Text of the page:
Hello from Hazard!
Four readers shared another look at Item No. 688, which basically we’ve washed our hands of in frustration.
Longtime reader Robert Haas of Navarre, Ohio, agrees that it can’t be a straw puller, because the puller had a much longer rod length between the hook and the handle.
Haas thinks this mystery tool might be a tool used to cut the throat on a cow or pig being slaughtered, although he’s never seen it used.
Another longtime reader in New Castle, Pa., Fred Heaberlin, says it might be a hook-like puller to pull sawmill siding. “When you nailed the board to studs, to keep the boards the same width, you pulled the board down to the proper width. You would hook on top and slide to bottom edge.”
But Walt Fahrny of Rootstown, Ohio, says it may have been used in the early days of machine threshing to cut the bundles of grain before entering the thresher. And Dolores Chalmers of Broadview Heights, Ohio, takes a stab at it, too, saying it’s a barbed wire puller.
And so we remain in the murky land of “not exactly sure what it is” for Item No. 688.
Item No. 689. There was no such indecision on Item No. 689, as readers’ responses poured in this week.
It is a downspout hanger or bracket, with the spiked end imbedded in the mortar of a brick wall to hold the downspouts away from the building and yet secure. Some readers said a copper or other type of wire was then used to close the front of the bracket.
These were typically used for the old-style, round corrugated downspouts common on older houses.
Many of the readers who responded said they’ve used it many times, including retiree John Svoboda of Rome, Ohio, who writes: “I still have memories of dangling off a 60-foot extension ladder installing these as a young sheet metal worker.”
Our thanks to the other sharp-eyed readers:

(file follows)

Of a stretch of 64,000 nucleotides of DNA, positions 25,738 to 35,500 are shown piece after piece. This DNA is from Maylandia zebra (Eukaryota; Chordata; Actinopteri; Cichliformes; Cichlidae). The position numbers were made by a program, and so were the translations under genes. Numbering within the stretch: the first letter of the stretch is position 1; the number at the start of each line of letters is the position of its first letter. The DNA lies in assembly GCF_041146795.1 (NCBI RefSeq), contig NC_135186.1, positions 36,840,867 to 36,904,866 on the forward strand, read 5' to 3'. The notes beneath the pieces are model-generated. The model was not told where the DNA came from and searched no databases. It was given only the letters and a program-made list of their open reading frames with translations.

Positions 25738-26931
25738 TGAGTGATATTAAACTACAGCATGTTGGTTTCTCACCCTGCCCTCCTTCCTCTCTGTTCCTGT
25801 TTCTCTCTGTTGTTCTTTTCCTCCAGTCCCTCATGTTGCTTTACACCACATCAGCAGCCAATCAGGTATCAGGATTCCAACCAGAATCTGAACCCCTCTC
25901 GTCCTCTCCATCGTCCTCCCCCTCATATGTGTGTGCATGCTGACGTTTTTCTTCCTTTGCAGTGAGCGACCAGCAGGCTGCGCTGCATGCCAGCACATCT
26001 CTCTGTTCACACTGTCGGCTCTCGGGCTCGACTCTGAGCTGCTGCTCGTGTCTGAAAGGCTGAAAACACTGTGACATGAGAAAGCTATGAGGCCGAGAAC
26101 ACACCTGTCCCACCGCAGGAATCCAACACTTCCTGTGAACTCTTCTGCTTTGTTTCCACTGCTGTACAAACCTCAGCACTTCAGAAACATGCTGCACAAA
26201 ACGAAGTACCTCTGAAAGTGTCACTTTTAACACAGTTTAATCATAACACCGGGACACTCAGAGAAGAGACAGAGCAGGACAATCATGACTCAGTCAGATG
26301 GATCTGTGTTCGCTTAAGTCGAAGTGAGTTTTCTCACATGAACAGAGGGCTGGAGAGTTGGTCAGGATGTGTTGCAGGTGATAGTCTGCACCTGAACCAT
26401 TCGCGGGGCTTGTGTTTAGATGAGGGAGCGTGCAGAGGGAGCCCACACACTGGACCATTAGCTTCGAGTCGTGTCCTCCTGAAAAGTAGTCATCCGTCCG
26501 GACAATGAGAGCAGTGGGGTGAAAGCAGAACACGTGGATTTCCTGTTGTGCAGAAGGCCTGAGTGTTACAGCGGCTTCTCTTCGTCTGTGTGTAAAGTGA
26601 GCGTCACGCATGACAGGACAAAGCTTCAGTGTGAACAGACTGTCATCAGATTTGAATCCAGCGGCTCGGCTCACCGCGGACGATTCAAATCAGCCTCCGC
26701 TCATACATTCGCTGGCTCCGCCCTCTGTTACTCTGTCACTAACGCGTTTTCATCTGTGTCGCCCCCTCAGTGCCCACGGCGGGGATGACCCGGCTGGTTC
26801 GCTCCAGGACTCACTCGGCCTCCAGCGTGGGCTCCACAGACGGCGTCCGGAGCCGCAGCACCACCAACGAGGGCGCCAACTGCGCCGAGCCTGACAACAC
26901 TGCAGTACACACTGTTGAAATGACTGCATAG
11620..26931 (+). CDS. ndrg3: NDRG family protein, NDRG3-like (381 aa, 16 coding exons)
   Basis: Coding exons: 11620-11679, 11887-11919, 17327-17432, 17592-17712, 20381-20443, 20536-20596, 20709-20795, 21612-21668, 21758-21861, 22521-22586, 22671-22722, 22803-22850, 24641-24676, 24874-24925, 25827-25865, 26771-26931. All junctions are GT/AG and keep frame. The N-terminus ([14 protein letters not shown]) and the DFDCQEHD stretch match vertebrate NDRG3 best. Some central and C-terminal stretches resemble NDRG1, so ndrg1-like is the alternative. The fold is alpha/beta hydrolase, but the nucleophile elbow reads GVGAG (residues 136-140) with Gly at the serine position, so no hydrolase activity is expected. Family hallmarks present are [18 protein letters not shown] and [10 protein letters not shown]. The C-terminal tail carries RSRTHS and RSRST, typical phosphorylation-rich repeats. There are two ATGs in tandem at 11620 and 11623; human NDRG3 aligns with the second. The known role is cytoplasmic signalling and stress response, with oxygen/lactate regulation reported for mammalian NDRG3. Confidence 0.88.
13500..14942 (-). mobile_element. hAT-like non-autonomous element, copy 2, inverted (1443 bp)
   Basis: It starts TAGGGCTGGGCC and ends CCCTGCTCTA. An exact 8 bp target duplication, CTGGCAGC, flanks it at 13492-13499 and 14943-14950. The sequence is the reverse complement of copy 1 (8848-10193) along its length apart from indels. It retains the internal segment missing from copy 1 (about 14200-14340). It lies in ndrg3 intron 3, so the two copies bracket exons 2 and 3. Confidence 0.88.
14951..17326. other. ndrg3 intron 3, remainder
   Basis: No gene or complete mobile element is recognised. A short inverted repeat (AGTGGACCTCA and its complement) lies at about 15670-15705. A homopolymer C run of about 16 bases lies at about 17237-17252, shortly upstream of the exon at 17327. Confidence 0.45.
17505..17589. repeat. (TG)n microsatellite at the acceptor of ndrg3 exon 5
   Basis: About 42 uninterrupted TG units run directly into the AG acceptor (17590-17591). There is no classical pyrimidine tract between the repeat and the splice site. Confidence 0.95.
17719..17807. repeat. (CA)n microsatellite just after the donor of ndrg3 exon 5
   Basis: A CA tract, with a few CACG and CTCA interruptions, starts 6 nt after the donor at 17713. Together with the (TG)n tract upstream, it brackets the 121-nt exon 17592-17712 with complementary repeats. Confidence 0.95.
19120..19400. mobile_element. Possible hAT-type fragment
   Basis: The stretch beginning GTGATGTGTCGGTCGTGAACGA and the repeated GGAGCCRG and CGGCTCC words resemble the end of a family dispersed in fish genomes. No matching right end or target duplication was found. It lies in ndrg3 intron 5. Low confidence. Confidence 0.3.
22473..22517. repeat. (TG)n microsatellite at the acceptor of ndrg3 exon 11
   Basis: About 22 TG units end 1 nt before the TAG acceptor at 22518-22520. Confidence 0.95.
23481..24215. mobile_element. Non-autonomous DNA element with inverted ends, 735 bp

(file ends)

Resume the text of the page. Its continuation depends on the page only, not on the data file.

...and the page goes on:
Harold Schneider; Daniel Hart, Apple Creek, Ohio; Mike Pearch, New Philadelphia, Ohio; Harold Gingrich, Fredericksburg, Pa.; Jay Haines, Lowell, Ohio;
Tom Kaderly, West Palm Beach, Fla.; David Nylund, Stonecreek, Ohio; Don Ringer, Cambridge, Ohio; Robert E. Smith, Southington, Ohio; Walt Fahrny, Rootstown, Ohio;
Greg Zomcik, Waterford, Pa.; George Bordner, Louisville, Ohio; Barry Cornell, Gnadenhutten, Ohio; Bill Yates, Canton, Ohio; John Eikenberry; Dolores Chalmers, Broadview Heights, Ohio;
Barb Abel, Boardman, Ohio; Phil and Clay Saling, Caldwell, Ohio; Doug Knox, Claysville, Ohio; Kay Sigler, Canton, Ohio; Wayne Harley, New Brighton, Pa.;
John Kmiecik, Bedford, Ohio; Don Ragan, Prospect, Pa.; Henry J. Schrock, Sugarcreek, Ohio; Dale Hartenstein, Alliance, Ohio; and Ron Swiger, Richmond, Ohio.
Item No. 690. I had so much fun opening mail this week, let’s do it again. I believe we’ve used this one before, but with 689 items and counting, we’re bound to have repeats sooner or later.
This tool measures roughly 6 inches. Do you know what it is?
Send your answers to: Hazard a Guess, P.O. Box 38, Salem, OH 44460; or via e-mail to: firstname.lastname@example.org.
There is an early deadline for this section because of the Labor Day weekend, so we’ll be going to press with the Antique Collector even as you’re reading this week’s paper, so give yourself another week to send in your responses. Hazard will take a break next week.
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